Rule #1 - Because you're a skinny guy, you have to make the most out of your workout, and that means getting in the gym and getting out! You can't afford to mess around in the gym doing long duration workouts and expending large amounts of calories in the process. With your body type, you need to conserve some calories or you won't grow.

You will need a lot of rest, more so than other guys since you only grow when you are resting.

Now I'm not saying that you have to wait a week in between your workouts, but what you should be doing is going in the gym, exhausting your muscles, and get out. You have no time for sissy, light-weight workouts of 20 sets and then stopping to check out the hot girl, then doing another sissy 10 sets that takes 4 hours.

Rule #2
So if you can't do the sissy light-weight sets, what DO you do? Compound workouts. If your workouts currently include, bicep curls, triceps kickbacks, neck rolls, cell phone talking, and checking yourself out in the mirror, then stop. You can only be in the gym for a short amount of time, you can't afford to let that time go to waste. The best way to get the most bang for your buck is to do compound workouts. Workouts such as squats, bench presses, deadlifts, rows, anything that requires more than one major muscle group to complete.

Make these exercises your focus and you will soon have nice new muscles in no time.

Rule #3
Cardio

Don't do it. I know you don't want to be fat, and for health reasons it's great. But, for muscle building, and especially skinny guy muscle building, doing cardio is going to hurt your progress. You're already burning calories at an accelerated rate, you don't want to take that through the roof by doing cardio. Save those calories so that they can be used to build muscles. If you really want to do cardio, limit it to 2 or 3 20 minute sessions of low or moderate intensity, anything more than that and you'll be hurting your progress.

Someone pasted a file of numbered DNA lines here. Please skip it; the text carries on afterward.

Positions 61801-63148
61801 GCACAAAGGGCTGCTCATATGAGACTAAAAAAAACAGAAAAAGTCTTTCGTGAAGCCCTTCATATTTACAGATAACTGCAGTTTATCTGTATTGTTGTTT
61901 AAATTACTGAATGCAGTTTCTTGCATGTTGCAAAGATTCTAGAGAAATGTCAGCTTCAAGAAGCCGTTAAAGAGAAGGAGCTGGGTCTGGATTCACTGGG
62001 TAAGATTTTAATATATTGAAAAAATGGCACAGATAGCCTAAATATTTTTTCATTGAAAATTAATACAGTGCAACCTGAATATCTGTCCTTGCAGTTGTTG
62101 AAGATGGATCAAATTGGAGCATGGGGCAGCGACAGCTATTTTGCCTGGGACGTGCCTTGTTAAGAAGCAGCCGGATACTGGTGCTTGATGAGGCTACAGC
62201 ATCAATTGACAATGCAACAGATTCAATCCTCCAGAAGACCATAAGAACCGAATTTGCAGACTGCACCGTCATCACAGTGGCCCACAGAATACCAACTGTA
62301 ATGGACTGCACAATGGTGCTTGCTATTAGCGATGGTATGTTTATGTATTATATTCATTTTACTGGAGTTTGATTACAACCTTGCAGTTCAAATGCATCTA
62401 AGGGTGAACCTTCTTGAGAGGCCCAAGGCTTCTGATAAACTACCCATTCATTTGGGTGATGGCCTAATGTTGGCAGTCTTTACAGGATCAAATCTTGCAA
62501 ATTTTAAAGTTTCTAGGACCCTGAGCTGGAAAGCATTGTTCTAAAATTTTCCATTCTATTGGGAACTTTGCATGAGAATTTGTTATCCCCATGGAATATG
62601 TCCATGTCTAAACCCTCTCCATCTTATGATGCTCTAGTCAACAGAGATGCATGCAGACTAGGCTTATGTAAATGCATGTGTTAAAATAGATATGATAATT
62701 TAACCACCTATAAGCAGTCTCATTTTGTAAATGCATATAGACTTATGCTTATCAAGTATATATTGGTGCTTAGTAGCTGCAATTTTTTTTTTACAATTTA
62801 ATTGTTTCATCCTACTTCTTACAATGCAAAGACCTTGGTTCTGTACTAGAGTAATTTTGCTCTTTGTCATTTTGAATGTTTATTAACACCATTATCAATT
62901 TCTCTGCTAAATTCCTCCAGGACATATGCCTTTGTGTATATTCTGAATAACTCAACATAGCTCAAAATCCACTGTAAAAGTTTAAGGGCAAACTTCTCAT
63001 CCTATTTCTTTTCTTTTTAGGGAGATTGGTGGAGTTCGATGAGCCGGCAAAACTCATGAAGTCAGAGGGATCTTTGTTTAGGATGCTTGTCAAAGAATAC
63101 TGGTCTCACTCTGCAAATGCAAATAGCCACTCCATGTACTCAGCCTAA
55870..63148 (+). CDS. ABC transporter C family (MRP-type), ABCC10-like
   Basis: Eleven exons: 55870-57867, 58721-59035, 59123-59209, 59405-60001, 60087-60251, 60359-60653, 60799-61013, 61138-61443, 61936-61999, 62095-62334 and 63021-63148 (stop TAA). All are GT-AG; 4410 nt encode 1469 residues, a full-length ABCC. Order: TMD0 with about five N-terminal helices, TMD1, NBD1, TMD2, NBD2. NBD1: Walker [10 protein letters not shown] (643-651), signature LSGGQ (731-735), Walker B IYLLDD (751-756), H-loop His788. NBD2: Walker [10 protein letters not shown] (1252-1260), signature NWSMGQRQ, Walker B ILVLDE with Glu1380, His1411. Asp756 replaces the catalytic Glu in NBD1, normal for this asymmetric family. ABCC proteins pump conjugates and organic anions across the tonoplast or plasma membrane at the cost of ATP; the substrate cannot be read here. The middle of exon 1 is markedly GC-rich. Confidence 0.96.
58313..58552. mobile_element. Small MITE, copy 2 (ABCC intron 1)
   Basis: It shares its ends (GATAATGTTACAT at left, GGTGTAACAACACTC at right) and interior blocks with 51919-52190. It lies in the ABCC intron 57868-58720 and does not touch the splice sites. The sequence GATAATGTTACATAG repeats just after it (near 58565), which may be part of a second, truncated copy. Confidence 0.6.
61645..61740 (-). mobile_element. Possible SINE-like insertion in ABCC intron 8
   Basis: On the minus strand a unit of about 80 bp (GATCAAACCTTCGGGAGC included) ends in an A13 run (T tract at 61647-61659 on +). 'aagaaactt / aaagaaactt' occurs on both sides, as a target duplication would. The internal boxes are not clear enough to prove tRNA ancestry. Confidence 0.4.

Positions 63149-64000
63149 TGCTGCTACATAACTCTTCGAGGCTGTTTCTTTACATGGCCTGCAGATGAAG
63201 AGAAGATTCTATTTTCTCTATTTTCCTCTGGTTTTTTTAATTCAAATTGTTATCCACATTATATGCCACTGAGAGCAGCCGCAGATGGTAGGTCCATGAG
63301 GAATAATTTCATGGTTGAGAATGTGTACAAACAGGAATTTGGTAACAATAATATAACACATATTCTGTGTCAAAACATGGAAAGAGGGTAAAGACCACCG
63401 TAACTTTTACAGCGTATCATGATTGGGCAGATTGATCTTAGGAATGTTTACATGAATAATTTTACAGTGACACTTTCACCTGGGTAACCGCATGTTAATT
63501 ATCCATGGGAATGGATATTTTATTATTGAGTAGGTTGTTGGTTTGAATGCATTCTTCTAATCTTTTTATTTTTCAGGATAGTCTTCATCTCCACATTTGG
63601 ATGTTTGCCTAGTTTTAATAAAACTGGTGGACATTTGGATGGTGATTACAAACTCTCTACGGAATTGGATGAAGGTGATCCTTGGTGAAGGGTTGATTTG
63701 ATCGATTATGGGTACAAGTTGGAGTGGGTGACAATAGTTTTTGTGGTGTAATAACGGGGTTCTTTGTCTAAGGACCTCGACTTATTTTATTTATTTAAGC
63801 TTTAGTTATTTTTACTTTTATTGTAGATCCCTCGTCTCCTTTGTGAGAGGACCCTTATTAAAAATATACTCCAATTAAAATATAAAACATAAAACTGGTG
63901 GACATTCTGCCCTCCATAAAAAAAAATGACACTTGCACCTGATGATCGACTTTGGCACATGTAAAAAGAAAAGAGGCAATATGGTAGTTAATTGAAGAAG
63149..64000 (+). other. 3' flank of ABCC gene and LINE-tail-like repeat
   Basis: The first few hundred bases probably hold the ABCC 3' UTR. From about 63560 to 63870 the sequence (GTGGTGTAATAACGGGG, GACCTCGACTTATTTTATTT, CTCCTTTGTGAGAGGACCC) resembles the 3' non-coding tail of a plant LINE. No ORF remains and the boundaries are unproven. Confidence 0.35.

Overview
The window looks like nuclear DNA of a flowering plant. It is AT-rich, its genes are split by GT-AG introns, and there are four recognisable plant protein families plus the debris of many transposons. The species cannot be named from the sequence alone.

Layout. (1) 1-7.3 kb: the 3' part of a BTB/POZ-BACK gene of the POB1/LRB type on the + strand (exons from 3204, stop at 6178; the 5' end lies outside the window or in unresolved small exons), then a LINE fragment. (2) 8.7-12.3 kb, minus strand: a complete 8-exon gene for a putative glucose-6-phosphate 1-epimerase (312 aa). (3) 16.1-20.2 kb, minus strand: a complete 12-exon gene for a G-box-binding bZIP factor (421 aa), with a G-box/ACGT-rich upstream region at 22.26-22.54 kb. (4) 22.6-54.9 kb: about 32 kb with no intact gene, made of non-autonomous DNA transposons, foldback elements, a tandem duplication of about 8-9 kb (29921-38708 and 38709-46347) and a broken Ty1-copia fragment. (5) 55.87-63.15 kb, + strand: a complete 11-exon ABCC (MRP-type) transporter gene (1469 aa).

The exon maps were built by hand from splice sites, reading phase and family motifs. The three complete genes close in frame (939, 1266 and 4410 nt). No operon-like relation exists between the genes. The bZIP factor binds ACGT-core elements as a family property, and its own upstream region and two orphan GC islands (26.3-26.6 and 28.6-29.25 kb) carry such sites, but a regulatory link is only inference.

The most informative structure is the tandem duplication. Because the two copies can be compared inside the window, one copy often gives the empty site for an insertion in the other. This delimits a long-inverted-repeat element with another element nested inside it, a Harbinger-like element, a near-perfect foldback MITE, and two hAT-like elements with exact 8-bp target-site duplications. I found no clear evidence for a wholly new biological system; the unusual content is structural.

Rule #4
You need to rest. As mentioned in rule #1, you only gain muscles when you rest. This is especially important for a scrawny guy like you. Make sure you get your beauty sleep of preferably 8 hours, 7 hours minimum. You can't afford to be partying all night with your friends. The less sleep you get the less time your body has to repair itself and the less time your body can build new muscles. Resting is as important if not MORE important than working out.

Rule #5
Proper technique. I'm sure you've seen the guy that swings his arm in a huge arc to get that bicep curl. He's using momentum to help with the lift and so his bicep isn't getting a good workout. The right technique not only prevents injuries, but also increases muscle mass by recruiting the maximum amount of muscle fibers to help with the lift.

If you're not sure how a lift should be performed, hire a trainer or look at reputable videos.

Conclusion
Okay so what do you need to change? To summarize, get in there, train hard with proper technique, get out, eat and rest. Rinse and repeat and within a few short months that hot girl will maybe glance back at you too....maybe.